Are you one of the many women who wonder about estrogen dominance symptoms? If so, please read this article. We take many aspects of our health for granted, trusting our bodies to balance and regulate the functions necessary for living. Many people make token efforts to improve their health by engaging in some physical activity and watching their calories. To really take health into your own hands, however, you need to understand how the routine choices we make every day contribute to the picture of our health ten, twenty and even fifty years down the road. To start, let’s explore how estrogen dominance symptoms in a woman named Jane begin to develop from hormonal imbalances long before they ever give any outward sign.
Little Jane stood by her mother's grave sobbing uncontrollably. Her mother had just passed away due to the dreadful breast cancer. As she placed some flowers on her grave, Jane could not understand fully why her mother had been taken away from her. After all, at the tender age of 10 years old, Jane could not fully comprehend the meaning of cancer and death or how estrogen dominance symptoms may end up impacting her life.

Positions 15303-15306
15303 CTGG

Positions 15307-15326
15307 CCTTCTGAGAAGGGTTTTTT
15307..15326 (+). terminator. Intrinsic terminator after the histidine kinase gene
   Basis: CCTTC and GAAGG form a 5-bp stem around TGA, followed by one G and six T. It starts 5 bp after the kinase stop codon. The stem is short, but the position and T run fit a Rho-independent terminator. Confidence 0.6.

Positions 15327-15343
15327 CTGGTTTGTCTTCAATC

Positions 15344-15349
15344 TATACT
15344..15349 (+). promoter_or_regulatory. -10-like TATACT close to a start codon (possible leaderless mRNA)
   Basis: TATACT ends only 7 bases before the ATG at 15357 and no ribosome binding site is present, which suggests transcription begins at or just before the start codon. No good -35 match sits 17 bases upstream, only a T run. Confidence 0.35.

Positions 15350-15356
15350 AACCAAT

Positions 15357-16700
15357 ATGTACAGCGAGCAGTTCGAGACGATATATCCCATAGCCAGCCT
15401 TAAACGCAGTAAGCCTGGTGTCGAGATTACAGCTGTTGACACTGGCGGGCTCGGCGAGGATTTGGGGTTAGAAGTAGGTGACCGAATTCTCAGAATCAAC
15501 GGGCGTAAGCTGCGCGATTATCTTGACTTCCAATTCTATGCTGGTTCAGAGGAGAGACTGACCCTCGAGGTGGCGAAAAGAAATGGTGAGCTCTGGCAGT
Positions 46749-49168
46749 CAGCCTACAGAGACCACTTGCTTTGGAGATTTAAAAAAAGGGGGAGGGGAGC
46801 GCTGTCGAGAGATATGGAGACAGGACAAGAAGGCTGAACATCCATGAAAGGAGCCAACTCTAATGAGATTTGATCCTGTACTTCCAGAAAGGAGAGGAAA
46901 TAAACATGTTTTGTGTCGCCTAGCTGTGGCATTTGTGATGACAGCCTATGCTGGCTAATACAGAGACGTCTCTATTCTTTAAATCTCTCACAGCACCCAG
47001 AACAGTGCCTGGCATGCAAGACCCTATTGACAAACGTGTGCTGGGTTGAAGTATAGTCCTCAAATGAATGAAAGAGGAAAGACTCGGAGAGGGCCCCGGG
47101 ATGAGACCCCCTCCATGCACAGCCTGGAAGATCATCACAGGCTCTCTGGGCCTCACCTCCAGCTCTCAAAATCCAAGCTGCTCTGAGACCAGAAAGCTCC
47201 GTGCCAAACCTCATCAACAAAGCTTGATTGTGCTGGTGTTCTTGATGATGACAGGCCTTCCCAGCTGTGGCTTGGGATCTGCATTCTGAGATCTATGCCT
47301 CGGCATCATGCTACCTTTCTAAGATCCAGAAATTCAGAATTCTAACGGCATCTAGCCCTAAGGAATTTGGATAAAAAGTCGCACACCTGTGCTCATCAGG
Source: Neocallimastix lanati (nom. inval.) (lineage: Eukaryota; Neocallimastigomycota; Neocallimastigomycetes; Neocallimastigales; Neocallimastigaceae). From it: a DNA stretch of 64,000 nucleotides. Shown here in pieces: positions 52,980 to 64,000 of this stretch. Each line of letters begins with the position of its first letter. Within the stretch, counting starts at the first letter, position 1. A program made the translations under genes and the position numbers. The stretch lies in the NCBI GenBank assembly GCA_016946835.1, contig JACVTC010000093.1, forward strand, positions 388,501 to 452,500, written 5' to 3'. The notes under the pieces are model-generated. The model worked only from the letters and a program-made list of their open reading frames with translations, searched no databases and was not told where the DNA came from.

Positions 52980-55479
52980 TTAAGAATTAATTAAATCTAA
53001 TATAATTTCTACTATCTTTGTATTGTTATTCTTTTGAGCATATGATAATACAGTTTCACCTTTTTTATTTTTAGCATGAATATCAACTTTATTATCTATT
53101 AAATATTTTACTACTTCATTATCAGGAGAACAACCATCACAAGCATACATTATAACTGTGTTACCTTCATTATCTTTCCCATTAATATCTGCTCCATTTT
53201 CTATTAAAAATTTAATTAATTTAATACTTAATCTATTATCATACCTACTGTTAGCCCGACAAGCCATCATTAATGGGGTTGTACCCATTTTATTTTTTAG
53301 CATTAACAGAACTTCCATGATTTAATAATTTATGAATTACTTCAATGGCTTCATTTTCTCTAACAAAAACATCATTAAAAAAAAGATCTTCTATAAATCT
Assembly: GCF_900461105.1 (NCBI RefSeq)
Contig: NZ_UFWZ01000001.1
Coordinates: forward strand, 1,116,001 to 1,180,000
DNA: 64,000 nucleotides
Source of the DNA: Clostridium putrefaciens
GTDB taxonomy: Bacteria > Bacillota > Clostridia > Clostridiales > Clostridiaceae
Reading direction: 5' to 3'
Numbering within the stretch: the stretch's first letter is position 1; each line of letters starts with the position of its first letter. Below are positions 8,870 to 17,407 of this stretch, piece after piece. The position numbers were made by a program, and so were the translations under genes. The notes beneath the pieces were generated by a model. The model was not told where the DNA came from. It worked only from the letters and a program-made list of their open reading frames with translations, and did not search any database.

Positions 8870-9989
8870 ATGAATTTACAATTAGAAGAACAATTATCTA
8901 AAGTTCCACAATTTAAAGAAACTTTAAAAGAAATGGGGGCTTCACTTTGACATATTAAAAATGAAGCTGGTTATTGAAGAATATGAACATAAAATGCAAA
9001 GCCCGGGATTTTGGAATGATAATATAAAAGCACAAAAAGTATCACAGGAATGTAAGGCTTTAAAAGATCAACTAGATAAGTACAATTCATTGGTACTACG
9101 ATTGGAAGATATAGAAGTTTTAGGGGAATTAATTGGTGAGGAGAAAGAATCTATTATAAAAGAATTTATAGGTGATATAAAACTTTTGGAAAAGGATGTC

Jane relied on the rest of her family to bring her up. After her mother passed away, she managed to lead a normal and healthy childhood. At the age of 13, Jane entered puberty and had her first menstruation. Her body changed physically and she became more conscious of her appearance. By the time she reached eighteen years of age, she had a nice and fully developed body. She was very attractive and had many boyfriends.
Jane took birth control pills during the last two years of her high school. After she entered college, she took less of it as she became sexually less active. Due to her increased workload in college, Jane did not devote much time to exercise although she did go to the college gym for a simple work out with her girlfriends at least once a month. During her college years, her appetite was good and she began to put on a little weight as she craved for sweet desserts like chocolate, donuts and ice cream. She is not obese by any means.